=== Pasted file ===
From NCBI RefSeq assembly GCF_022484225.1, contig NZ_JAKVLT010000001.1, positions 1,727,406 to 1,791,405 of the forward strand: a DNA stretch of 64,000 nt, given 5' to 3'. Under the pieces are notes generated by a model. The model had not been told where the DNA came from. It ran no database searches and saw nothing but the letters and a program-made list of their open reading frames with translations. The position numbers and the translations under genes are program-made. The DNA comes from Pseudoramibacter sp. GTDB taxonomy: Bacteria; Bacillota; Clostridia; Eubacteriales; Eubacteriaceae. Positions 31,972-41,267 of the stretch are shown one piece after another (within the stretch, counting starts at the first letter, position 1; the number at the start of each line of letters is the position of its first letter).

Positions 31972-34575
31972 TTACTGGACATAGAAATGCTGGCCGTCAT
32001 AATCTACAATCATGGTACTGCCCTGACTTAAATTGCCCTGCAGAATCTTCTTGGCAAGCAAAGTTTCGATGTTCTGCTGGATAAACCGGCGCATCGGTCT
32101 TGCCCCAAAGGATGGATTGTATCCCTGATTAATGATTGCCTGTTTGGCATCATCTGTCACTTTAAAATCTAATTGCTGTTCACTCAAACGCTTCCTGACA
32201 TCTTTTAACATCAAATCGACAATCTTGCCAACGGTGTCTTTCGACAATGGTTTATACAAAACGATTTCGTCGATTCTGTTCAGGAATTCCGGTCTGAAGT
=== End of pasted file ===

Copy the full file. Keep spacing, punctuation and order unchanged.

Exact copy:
From NCBI RefSeq assembly GCF_022484225.1, contig NZ_JAKVLT010000001.1, positions 1,727,406 to 1,791,405 of the forward strand: a DNA stretch of 64,000 nt, given 5' to 3'. Under the pieces are notes generated by a model. The model had not been told where the DNA came from. It ran no database searches and saw nothing but the letters and a program-made list of their open reading frames with translations. The position numbers and the translations under genes are program-made. The DNA comes from Pseudoramibacter sp. GTDB taxonomy: Bacteria; Bacillota; Clostridia; Eubacteriales; Eubacteriaceae. Positions 31,972-41,267 of the stretch are shown one piece after another (within the stretch, counting starts at the first letter, position 1; the number at the start of each line of letters is the position of its first letter).

Positions 31972-34575
31972 TTACTGGACATAGAAATGCTGGCCGTCAT
32001 AATCTACAATCATGGTACTGCCCTGACTTAAATTGCCCTGCAGAATCTTCTTGGCAAGCAAAGTTTCGATGTTCTGCTGGATAAACCGGCGCATCGGTCT
32101 TGCCCCAAAGGATGGATTGTATCCCTGATTAATGATTGCCTGTTTGGCATCATCTGTCACTTTAAAATCTAATTGCTGTTCACTCAAACGCTTCCTGACA
32201 TCTTTTAACATCAAATCGACAATCTTGCCAACGGTGTCTTTCGACAATGGTTTATACAAAACGATTTCGTCGATTCTGTTCAGGAATTCCGGTCTGAAGT